The only knock on Seider is that he’s never been a coordinator, and it’s tough to become a head coach without coordinator experience. I could see him leaving Penn State in a year or two to be an offensive coordinator somewhere else, then perhaps getting a head coaching job down the road.
Bowen is the co-offensive coordinator, and he’ll get a chance to learn from a highly accomplished guy in Yurcich this season. That will help him greatly in his career. He also worked under Moorhead at Fordham, so he’s already accumulated a wealth of offensive knowledge.
Bowen, who coaches the tight ends and is the offensive recruiting coordinator, can do a lot of things and is highly respected by Franklin. He has a bright future ahead of him, and with more experience, he’ll have a chance to run his own offense somewhere and then possibly turn that into a head coaching opportunity.
Banks is PSU’s co-defensive coordinator and coaches the safeties. He has served as defensive coordinator at Illinois and Central Michigan, and co-defensive coordinator at Cincinnati.
He obviously has tons of experience as a coach and as a coordinator, all of which could put him in the running for a head coaching job at some point. If Pry were to leave sometime soon, Banks could be in line to become PSU’s defensive coordinator, which could serve as another springboard to a head coaching job.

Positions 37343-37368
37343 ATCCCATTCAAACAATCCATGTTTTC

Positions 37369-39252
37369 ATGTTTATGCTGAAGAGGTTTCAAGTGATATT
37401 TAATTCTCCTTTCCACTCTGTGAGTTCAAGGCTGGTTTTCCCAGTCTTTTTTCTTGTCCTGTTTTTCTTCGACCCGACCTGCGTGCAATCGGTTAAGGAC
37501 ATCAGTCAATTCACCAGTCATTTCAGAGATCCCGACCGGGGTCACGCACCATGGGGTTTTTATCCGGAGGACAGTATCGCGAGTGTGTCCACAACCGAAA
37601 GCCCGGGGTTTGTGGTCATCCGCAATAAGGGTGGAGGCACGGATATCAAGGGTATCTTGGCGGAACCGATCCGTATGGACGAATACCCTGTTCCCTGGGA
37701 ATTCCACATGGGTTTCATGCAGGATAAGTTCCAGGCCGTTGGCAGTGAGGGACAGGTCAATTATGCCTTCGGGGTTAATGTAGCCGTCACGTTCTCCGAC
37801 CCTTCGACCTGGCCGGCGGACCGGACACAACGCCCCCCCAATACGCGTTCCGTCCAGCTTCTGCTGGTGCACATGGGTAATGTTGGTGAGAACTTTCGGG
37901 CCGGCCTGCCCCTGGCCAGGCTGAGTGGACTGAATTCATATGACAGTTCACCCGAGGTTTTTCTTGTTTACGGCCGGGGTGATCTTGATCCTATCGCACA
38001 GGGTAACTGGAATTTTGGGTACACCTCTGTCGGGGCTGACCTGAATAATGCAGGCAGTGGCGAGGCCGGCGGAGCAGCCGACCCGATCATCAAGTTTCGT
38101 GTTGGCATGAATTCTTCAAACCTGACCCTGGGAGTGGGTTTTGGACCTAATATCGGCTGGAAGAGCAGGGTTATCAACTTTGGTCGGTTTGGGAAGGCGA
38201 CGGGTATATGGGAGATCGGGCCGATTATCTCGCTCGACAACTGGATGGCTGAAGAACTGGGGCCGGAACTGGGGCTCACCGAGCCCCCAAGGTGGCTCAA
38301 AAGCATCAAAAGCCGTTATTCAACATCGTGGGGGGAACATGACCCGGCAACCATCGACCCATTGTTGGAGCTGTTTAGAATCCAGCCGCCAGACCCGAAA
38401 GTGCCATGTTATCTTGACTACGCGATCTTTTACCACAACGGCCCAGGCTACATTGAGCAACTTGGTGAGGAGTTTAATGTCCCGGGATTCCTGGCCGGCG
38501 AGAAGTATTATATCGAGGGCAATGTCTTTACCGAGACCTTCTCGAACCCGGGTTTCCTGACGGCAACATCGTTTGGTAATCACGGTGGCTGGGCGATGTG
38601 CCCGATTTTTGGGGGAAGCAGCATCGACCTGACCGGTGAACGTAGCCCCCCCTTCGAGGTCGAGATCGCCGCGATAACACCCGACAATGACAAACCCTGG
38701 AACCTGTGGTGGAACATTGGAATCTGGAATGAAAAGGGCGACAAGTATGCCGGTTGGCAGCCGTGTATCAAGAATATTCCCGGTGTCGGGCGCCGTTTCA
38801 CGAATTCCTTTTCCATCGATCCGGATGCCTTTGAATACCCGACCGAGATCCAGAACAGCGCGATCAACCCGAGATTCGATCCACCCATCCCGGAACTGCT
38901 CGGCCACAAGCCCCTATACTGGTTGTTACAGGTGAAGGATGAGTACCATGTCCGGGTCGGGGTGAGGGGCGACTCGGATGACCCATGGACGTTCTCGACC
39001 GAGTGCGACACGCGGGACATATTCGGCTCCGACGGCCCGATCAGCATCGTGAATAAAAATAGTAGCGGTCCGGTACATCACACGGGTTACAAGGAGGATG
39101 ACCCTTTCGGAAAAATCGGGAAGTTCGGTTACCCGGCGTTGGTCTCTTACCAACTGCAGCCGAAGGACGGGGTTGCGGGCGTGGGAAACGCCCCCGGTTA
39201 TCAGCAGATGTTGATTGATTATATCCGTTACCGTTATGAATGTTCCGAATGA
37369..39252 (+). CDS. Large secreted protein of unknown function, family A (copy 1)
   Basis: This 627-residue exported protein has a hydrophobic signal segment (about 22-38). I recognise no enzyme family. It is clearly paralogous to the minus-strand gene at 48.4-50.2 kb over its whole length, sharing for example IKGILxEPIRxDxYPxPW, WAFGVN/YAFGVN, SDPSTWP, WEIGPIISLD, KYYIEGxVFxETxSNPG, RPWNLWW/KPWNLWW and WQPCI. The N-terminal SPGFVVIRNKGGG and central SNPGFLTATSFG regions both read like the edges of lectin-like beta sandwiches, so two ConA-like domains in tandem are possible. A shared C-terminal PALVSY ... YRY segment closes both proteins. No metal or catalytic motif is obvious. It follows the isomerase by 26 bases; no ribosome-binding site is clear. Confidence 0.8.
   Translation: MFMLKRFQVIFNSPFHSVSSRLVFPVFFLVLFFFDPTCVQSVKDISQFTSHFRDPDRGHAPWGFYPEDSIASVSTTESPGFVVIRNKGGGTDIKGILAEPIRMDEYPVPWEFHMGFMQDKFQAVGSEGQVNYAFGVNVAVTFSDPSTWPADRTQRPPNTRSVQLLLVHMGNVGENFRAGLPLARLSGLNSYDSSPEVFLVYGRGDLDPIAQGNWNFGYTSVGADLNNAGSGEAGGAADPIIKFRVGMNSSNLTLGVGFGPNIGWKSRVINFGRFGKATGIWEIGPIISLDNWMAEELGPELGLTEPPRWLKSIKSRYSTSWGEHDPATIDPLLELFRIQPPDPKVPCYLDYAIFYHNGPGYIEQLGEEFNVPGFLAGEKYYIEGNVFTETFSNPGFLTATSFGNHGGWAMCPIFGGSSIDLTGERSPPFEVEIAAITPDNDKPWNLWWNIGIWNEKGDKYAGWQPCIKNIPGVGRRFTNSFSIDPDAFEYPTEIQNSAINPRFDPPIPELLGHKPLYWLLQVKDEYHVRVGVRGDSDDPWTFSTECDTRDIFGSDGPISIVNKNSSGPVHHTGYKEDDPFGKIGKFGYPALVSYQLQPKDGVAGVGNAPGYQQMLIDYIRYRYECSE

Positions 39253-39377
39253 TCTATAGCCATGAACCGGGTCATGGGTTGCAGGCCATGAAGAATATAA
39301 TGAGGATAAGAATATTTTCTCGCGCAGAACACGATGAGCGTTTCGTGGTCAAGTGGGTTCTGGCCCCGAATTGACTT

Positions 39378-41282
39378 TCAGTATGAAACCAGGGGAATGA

**I’ve always been very high on Terry Smith and believe he would be a good college head coach. He’s an excellent leader who would be a great representative for a college program. He’s also an assistant head coach and defensive recruiting coordinator, so he’s able to handle a lot of responsibilities.
**WR coach Taylor Stubblefield just finished his first season at Penn State and has coached receivers since 2007. He may want to try his hand as an offensive coordinator at some point, which would put him on track to possibly being a head coach down the road.